For years, Afrobeats has been the unsung hero at many clubs and parties.
A sure party starter, the genre has risen in popularity to claim its prominent place on several playlists.
Whether it is the hard-hitting beats, the often-joyous lyrical content or its irresistible groove, the genre is undoubtedly one of West Africa’s most precious gifts to the world.
And it is no surprise that both artists and fans of the genre have welcomed the news of the launch of the Afrobreats chart with such excitement.
‘Look at where we are today’
King Promise, one of the brightest stars in Afrobeats told South West Londoner: “It’s a great feeling to see the genre thrive this much.
“A few years before if anyone had said this would be happening, everyone would have said it is a joke but look at where we are today.”
Nigerian superstar Patoranking’s new album, Three, is already making waves on the charts.
Patoranking said: “The chart’s launch is a big move and a big step and I am happy it is happening in my time.
“It’s a positive step for the genre and I am super excited about it”.
Afrobeats’ recognition in the UK dates back several decades and made a slow but steady creep into the mainstream with the help of DJ Abrantee.
Working with Choice FM in the late 2000s, the renowned DJ had a slot at the station on Saturday evenings exclusively dedicated to Afrobeats.
The mounting popularity was evident when Afrobeats artist Fuse ODG broke into the UK singles chart twice in 2013, with top 10 hit Antenna followed by top-five effort, Million Pound Girl (Badder Than Bad).
Since then, several Afrobeats artists have made splashes on the single charts including Wizkid, Davido and Burna Boy.
As the genre grew in popularity, several dance moves were born, spreading far and wide to inspire some of the biggest artists in the world.
Dance moves such as the Azonto, Shoki, and Kupe has been incorporated into routines by music royalties including Rihanna, Janet Jackson and Chris Brown.
Artists of the genre have also become some of the most sought-after collaborators, with Sarkodie, Stonebwoy and Davido all featured on music by global chart-toppers.
Entertainment journalist, Adwoa Amofa Osei believes Afrobeats also gives Africans a sense of pride about their identity.
She said: “Through the genre, African acts have been able to drive home the importance of celebrating the African identity.
“Also the #BlackLivesMatter agenda has been drummed home through the music.”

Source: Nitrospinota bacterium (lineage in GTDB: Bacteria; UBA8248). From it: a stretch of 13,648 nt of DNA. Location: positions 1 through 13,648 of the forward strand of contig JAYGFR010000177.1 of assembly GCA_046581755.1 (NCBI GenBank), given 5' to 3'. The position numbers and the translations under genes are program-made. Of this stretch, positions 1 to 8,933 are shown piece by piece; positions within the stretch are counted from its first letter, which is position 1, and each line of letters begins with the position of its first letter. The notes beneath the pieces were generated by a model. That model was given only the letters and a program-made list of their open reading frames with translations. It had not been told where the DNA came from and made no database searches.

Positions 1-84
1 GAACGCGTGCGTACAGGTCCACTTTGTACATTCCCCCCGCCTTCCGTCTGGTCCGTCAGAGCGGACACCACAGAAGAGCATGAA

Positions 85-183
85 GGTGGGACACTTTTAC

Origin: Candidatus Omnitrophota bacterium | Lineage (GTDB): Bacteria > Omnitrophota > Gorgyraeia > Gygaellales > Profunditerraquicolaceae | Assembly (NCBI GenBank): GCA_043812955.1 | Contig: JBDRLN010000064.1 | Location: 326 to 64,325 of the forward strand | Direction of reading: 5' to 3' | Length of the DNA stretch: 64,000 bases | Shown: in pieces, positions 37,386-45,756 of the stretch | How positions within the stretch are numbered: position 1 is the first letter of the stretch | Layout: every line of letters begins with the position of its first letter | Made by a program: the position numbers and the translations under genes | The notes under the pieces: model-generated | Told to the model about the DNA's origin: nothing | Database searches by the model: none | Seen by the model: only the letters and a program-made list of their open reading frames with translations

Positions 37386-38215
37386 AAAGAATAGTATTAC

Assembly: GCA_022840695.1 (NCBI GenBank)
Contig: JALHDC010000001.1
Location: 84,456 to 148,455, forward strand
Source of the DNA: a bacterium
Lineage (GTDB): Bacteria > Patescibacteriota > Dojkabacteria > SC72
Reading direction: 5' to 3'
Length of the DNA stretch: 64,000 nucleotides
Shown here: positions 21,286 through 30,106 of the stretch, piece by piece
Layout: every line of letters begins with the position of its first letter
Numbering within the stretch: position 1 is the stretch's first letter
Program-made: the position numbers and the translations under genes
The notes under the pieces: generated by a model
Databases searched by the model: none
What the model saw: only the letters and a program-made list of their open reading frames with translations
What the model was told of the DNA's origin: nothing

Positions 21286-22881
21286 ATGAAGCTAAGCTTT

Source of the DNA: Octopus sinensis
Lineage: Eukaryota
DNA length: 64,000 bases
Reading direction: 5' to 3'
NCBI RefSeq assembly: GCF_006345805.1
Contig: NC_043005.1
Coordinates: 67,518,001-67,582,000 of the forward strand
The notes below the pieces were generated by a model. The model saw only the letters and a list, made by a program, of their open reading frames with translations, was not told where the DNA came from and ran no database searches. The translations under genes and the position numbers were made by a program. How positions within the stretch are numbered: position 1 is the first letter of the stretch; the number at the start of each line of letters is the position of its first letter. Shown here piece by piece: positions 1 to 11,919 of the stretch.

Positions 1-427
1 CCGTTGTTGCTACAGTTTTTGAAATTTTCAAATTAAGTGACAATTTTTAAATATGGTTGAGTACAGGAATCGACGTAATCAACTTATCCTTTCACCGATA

For Patoranking, the mounting popularity of Afrobeats is a blessing to the African culture and the genre itself.
He said: “It is the only untapped genre which the whole world wants a piece of.
“There’s been a lot of remakes of different genres from reggae to dancehall, to hiphop, but not Afrobeats. That has already begun to change.”
Beyonce’s 2019 album, Lion King: The Gift featured a who’s who of Afrobeats, as Beyonce traded verses with African giants including Shatta Wale and Wizkid.
Accompanying its release was 2020’s Black is King, a visual album celebrating the many cultures found across the African continent.
Afrobeats mania is not only confined to the UK charts, as in the US the genre is a constant feature on the Billboard Hot 100.
Originating from Ghana in the 1920s, the genre emanated from highlife, the genre is characterised by a leading drum beat similar to traditional drum sounds across West Africa and fuses in elements of jazz, funk and pop.
The beat in an Afrobeats song plays an essential role and can decide how popular a song will be.
Lyrics in Afrobeats are generally centred around having a good time and can at times be braggadocios, all in good fun.
‘The future is here’
The genre is also known for birthing big expressive love bangers as seen in the work of Promise, Kuami Eugene, Kidi, Tekno and Korede Bello.
Other notable names in the genre include MzVee, Kizz Daniel, Efya, Runtown, Yemi Alade, Tiwa Savage and Afro B.
The lyrics mostly sung in English are garnished with trademark Ghanaian and Nigerian accents, alongside mixtures of the local dialect and pidgin, paying homage to the culture.
“We used to say Afrobeats was the future but now, the future is here.”Patoranking
With music being a universal language, it has been no surprise that Afrobeats is enjoyed by people in all parts of the world, no matter race, background or status.
Patoranking believes the ability the genre has to unify people means this is just the beginning.
“We used to say Afrobeats was the future but now, the future is here.”